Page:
Hockey as a Ministry Tool

"For many Native kids, the best place to get a listening ear is in a sweaty dressing room after a grueling game of hockey."

Rick Martin, LIM missionary in Manitoba, tried staying away from hockey. With all the counseling needs he and his wife, Linda, address in their ministry, other things seemed more serious. More important.

But, "Somehow, God seems to keep bringing opportunities back to ministry through hockey, and when I follow them He blesses."

hockey after the tournament muskrat dam canada lutheran indian ministries rick linda martin

Rick knew God was up to something when He brought players from all over Canada and from a number of Indigenous tribes to play at a tournament. More exciting to Rick than his team's ultimate championship was his players' attentiveness to a clear Gospel message. "You could have heard a pin drop," while a Native pastor, and father of a famous hockey professional, shared his own testimony of deliverance from abuse and alcohol through a relationship with Jesus Christ.

"I've seen it over and over again. Sports attract young people and bring them together. More than this, it gives leaders an amazing platform to speak to young people."

It was this experience that encouraged Rick and Linda to begin a hockey camp in Muskrat Dam, Linda's home village. After all, in Canada, hockey is king!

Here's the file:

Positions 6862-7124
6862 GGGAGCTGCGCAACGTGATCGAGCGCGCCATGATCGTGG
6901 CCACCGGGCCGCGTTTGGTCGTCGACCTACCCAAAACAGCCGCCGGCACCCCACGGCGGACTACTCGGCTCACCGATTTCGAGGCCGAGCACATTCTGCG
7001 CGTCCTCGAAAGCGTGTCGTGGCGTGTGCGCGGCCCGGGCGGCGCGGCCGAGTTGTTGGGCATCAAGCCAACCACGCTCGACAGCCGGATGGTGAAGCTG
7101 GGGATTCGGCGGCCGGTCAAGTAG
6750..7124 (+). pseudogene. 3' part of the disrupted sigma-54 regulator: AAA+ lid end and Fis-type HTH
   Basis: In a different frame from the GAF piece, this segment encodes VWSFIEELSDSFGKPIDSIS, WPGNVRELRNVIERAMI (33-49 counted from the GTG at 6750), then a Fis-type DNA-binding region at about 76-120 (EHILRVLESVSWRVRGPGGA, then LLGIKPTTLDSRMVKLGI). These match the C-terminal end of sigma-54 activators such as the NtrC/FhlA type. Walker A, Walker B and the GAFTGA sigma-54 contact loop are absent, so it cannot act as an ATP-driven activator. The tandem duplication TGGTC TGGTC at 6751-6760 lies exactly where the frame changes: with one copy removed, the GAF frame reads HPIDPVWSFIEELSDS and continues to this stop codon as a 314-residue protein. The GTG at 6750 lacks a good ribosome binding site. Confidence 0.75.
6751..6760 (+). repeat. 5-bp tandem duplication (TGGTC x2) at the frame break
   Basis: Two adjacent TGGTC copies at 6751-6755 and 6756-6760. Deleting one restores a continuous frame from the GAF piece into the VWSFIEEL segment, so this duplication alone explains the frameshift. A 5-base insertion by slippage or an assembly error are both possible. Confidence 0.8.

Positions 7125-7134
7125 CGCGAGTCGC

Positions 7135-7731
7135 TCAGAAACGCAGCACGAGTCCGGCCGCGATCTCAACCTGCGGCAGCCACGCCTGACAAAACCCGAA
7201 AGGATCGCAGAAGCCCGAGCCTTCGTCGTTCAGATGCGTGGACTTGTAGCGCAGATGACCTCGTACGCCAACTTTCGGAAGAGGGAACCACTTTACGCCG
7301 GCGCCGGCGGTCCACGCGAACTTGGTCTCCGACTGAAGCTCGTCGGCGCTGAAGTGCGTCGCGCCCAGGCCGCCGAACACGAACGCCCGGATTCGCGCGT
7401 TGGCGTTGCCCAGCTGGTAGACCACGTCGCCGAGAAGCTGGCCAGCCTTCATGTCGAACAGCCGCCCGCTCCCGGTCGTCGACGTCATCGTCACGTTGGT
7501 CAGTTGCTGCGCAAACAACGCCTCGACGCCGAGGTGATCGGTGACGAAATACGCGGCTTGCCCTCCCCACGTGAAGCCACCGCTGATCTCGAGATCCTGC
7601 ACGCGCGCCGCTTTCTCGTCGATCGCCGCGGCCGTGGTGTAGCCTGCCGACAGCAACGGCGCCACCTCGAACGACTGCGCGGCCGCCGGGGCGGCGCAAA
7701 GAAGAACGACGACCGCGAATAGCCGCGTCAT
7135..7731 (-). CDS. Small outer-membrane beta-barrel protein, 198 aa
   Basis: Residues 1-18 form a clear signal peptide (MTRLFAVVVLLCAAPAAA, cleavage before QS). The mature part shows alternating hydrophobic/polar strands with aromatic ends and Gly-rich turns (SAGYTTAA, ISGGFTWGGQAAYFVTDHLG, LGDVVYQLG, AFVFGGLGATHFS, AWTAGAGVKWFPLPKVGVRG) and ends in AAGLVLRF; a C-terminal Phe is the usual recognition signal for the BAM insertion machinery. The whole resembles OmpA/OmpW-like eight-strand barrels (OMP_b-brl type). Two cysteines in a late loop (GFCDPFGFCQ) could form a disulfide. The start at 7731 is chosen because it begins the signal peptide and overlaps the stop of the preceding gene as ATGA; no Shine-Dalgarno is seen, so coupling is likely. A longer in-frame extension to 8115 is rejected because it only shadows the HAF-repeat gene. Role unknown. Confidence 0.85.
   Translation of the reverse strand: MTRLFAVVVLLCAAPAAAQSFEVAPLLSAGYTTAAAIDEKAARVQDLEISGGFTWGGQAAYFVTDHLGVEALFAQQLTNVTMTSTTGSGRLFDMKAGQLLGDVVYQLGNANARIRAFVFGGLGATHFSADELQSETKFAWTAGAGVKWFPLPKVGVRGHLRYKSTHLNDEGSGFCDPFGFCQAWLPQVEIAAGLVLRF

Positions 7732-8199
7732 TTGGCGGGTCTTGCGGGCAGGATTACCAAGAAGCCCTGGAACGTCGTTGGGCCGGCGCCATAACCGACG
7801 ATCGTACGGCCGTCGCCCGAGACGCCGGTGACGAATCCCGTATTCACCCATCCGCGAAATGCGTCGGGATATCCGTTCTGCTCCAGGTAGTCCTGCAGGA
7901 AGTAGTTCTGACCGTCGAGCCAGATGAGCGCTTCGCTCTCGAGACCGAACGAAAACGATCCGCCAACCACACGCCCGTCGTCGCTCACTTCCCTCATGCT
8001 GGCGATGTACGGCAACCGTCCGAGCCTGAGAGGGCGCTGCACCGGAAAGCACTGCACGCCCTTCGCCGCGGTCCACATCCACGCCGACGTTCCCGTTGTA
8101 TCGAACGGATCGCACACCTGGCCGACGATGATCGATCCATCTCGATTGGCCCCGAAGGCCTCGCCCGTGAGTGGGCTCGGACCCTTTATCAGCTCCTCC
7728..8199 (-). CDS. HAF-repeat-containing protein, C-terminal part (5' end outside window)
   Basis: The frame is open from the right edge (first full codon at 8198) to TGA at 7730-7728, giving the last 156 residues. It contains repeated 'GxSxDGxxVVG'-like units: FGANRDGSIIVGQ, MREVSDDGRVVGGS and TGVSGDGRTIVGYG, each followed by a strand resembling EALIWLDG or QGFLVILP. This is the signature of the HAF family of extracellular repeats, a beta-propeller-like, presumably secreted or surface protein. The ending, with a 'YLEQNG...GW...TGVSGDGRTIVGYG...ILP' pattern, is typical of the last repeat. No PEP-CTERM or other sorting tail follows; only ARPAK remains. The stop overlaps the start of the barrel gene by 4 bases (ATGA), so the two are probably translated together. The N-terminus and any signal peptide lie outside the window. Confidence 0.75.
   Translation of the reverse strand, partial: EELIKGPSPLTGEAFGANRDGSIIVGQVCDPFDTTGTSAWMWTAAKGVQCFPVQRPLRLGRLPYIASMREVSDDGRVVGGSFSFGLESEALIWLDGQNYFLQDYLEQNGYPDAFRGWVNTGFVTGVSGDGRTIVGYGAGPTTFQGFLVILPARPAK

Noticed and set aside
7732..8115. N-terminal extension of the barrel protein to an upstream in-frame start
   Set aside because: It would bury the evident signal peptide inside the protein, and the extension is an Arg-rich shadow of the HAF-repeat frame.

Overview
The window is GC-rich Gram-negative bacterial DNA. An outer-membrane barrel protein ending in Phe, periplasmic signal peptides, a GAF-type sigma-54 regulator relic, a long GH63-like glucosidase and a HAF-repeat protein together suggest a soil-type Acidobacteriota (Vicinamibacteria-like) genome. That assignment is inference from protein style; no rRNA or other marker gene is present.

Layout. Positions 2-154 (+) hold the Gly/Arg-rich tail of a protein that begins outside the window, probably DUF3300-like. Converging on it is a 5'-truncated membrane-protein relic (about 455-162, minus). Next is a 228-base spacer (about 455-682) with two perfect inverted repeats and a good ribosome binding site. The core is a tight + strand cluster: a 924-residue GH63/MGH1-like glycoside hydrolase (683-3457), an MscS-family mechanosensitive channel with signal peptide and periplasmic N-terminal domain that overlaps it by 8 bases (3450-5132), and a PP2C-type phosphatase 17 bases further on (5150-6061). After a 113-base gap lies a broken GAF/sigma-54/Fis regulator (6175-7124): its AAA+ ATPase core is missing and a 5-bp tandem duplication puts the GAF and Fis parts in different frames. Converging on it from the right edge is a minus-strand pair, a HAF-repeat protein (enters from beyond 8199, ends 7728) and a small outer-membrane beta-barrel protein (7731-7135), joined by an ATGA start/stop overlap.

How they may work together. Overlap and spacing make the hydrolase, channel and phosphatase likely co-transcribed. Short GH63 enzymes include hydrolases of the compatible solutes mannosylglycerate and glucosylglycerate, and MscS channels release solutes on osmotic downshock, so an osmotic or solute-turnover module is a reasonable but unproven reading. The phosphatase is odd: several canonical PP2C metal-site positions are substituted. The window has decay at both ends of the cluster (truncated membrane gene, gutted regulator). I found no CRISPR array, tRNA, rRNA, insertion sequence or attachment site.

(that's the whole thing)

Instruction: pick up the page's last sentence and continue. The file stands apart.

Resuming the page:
For seventeen years now, Rick and Linda have been travelling and ministering to the people of Muskrat Dam. It started as a long weekend and a mini-VBS and turned into clinics to coach and mentor the children of the community. But the event has morphed into a community-wide event, the Muskrat Dam Jamboree, complete with games, activities, and of course music.

"This is a long-term ministry project," Linda says. "We don't drop in and leave, we take time to sit down and talk to people. We meet them where they are and partake in the things they love, like hockey. We know that the work God is doing won't happen overnight, but we are with God for the long haul, and He is with us.

Hockey, Rick says, has a way of breaking down barriers. When two people love the same sport (or hobby), there is a bond that forms and conversations flow much more easily, and friendships are created.

Oftentimes that's all someone needs to begin healing. They simply need to be heard and to break the silence and secrecy they have built up around themselves. There is physical healing that occurs within the brain when a person tells the story of their trauma, and it opens their life and heart up to others who can help them continue to heal.

Off the ice, Rick and Linda carry out their counseling ministry among the Cree people in much the same way they do all across Canada. While Rick is using his boyhood passion for hockey for His purposes, it's Linda's own personal healing through the power of the Gospel that commands the respect of her fellow Cree.

Linda speaking to a group about trauma care lutheran indian ministries canada

God has gifted Rick and Linda with exceptional counseling skills and personal experiences to reach those who are struggling with anger, depression, and suicide. They help hurting men, women, and children gain victory over grief and pain through the healing only Jesus can provide.

They work together, each with their unique experiences and skills, to proclaim the Gospel to the Cree people, to disciple them, and to provide the resources and tools for healing.